Cover Image

Not for Sale

View/Hide Left Panel
Click for next page ( 31

The National Academies | 500 Fifth St. N.W. | Washington, D.C. 20001
Copyright © National Academy of Sciences. All rights reserved.
Terms of Use and Privacy Statement

Below are the first 10 and last 10 pages of uncorrected machine-read text (when available) of this chapter, followed by the top 30 algorithmically extracted key phrases from the chapter as a whole.
Intended to provide our own search engines and external engines with highly rich, chapter-representative searchable text on the opening pages of each chapter. Because it is UNCORRECTED material, please consider the following text as a useful but insufficient proxy for the authoritative book pages.

Do not use for reproduction, copying, pasting, or reading; exclusively for search engines.

OCR for page 30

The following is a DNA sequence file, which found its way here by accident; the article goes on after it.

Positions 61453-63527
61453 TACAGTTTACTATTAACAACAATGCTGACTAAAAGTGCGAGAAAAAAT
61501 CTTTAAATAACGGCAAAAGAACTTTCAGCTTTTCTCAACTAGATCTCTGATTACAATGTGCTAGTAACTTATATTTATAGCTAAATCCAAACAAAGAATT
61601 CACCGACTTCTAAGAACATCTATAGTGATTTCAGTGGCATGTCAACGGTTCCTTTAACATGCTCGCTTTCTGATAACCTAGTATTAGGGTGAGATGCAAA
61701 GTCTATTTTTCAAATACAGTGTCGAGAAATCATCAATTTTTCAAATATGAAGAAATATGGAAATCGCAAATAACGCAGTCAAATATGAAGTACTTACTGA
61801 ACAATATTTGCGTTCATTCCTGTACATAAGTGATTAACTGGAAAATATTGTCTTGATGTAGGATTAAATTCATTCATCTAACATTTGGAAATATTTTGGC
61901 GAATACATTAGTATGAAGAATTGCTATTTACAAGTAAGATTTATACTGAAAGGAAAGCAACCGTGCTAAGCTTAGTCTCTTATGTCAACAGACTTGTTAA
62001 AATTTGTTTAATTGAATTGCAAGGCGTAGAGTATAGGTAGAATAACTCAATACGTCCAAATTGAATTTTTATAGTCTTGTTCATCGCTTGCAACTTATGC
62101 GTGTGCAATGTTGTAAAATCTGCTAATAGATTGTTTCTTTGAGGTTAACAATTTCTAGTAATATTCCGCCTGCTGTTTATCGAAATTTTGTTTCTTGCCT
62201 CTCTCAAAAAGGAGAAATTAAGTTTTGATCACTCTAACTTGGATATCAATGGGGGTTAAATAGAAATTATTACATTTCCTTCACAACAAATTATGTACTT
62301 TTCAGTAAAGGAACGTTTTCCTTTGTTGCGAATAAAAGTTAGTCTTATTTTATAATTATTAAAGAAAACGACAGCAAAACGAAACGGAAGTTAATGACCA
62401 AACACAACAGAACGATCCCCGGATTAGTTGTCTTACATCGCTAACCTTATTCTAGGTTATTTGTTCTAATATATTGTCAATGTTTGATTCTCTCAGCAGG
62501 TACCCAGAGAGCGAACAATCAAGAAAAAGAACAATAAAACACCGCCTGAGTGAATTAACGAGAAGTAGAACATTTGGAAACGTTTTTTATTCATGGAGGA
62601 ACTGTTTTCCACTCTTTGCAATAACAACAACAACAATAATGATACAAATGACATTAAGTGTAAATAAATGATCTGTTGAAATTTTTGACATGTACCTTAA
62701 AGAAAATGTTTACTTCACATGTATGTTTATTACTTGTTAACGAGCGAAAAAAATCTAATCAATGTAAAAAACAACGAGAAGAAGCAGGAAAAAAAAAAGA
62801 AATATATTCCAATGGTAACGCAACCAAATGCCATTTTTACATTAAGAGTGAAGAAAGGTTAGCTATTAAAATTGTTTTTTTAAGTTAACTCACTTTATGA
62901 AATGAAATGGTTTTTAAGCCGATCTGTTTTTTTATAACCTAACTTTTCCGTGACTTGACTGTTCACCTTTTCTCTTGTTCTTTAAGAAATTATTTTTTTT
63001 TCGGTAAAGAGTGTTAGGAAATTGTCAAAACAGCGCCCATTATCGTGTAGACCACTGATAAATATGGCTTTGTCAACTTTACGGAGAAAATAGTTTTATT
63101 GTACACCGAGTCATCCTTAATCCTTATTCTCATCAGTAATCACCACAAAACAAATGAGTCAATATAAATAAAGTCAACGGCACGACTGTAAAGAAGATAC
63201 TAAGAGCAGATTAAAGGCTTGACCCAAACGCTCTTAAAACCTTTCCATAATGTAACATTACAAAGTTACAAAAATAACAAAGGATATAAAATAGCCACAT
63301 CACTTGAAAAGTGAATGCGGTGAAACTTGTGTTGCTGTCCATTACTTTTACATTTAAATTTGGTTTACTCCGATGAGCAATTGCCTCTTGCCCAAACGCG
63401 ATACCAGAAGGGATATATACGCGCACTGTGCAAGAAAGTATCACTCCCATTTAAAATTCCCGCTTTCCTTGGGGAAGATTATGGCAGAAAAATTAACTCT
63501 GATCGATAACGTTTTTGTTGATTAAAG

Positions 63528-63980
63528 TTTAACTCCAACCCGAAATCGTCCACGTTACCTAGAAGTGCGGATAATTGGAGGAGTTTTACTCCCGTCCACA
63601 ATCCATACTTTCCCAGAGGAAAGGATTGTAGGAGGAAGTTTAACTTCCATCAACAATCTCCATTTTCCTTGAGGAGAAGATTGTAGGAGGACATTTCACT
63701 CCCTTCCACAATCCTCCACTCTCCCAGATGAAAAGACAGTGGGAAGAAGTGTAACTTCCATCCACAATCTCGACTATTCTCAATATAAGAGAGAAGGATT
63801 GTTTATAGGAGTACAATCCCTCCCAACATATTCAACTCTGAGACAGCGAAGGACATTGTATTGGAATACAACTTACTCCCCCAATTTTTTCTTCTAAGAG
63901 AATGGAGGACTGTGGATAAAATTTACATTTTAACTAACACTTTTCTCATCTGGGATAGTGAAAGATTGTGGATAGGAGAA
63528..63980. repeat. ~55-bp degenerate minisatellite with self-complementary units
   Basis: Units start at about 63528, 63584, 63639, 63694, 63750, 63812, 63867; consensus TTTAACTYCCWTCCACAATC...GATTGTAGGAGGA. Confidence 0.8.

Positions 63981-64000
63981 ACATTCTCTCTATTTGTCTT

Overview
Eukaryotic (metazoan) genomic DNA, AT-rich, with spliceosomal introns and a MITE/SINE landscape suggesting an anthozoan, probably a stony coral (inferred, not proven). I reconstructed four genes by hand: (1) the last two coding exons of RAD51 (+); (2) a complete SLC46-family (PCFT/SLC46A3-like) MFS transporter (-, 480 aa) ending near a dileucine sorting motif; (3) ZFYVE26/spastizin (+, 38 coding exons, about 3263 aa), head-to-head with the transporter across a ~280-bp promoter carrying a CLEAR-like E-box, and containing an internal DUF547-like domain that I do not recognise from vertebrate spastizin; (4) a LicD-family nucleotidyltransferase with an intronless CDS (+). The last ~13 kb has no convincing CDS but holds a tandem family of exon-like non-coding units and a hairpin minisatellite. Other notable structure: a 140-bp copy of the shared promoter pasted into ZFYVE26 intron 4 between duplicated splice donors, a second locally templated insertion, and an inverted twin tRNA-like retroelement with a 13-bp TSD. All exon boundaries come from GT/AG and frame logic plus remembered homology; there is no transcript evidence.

20 Table 6 tions, and then enter into negotiations with that party until REPRESENTATIVE WEIGHTS USED IN DIFFERENT they agree on a price (A Guide for Methods and Procedures COUNTRIES in Contract Maintenance 2002) Country Weights for Selection Criteria INTERNAL AGENCY SUPPORT AND UNIONS Australia (Sydney, WA, 50% price; 50% other, varies with Tasmania) territory Alberta, Canada 78% price, 22% other Although PBMC is being adopted by increasing numbers of transportation agencies throughout the United States and British Columbia, Canada 40% price; 60% other other countries, the willingness of agency staff to embrace it Ontario, Canada 90% price; 10% other is essential to implementation. Many agencies are skeptical that contractors can satisfy critical needs such as snow and England 30%40% price; 60%70% other ice control, incident management, and emergency response Finland 75% price; 25% other (Ribreau 2004). New Zealand 50% price; 50% technical criteria Virginia Department of Transportation's (VDOT's) expe- Sweden 90% price; 10% other rience is just the opposite, however. The legislature man- Source: Pakkala (2002) cited in Stankevich (2005). dated that all interstate maintenance work in Virginia be WA = Western Australia. performed under contract. Based on prior interstate mainte- nance experience, VDOT became comfortable with the con- tractor's ability to address snow and ice control, incidents, Understanding of project and PBMC approach and emergencies. However, VDOT is less optimistic about Relevant management and technical experience the ability of PBMC to address long-term pavement and Staff qualifications bridge needs, whose design lives could easily range from Capacity to perform the work 25 to 75 years, respectively, well in excess of the maximum Proposed work plan term of a performance-based maintenance contract (Robert Past performance on similar work and record of com- Prezioso, personal communication, Mar. 2007). pletion of past projects Quality plan Resistance to PBMC can arise because of the long history Customer and community involvement of agency staff providing maintenance services; many main- Ability to handle risks including incidents, severe weather, tenance managers cannot envision another way. Another fac- and emergencies (Pakkala 2002; Stankevich et al. 2005). tor is the posture of unions. Many unions across the country may see performance-based contracting as a threat to their Specific contracts may include or omit various criteria. jobs, wages, and benefits. Other unions acknowledge that For example, the selection criteria for the evaluation of bids the continued pressure by politicians to downsize agencies to maintain the 75-mile NHS in the District of Columbia in leaves those unions little choice but to go along with PBMC the United States included technical and cost considerations. and work with both transportation departments and contrac- Noncost factors included technical, staffing, QC/quality tors in a constructive manner. assurance (QA), management, and past performance. These factors accounted for 50% of the total score; cost was 50% Regardless of which direction a union turns, the union (Stankevich et al. 2005). is likely to initially challenge or criticize the decision to contract out work. Unions may desire to include contrac- If design is part of the project, as in a DBOM project, tual provisions that pertain to granting employees advanced state law frequently requires a QBS process. QBS involves notice, bidding procedures for public employees, minimum issuing an announcement for needed services, identifying a cost savings to be achieved, and the rights of displaced short list of qualified respondents, entering into discussions employees. with each firm, ranking the firms based on their qualifica- tions, negotiating with the highest ranked firm, entering into Because contracting can be undertaken for a variety of a contract if the negotiations are successful, turning to the reasons--such as to reduce costs, improve the quality of bidder with the next highest ranking if the negotiations are maintenance services and assets, and address legislated unsuccessful, conducting negotiations, and so on (Michigan mandates or arbitrary caps on public employment levels-- QBS Coalition n.d.) unions do not always see PBMC and other types of contract- ing as directly related to quality or efficiency. If the procurement process simply involves a technical submittal followed by negotiations, the contracting agency Unions often question why the private sector is credited will determine the bidder with the best technical qualifica- with being able to achieve cost savings when public employ-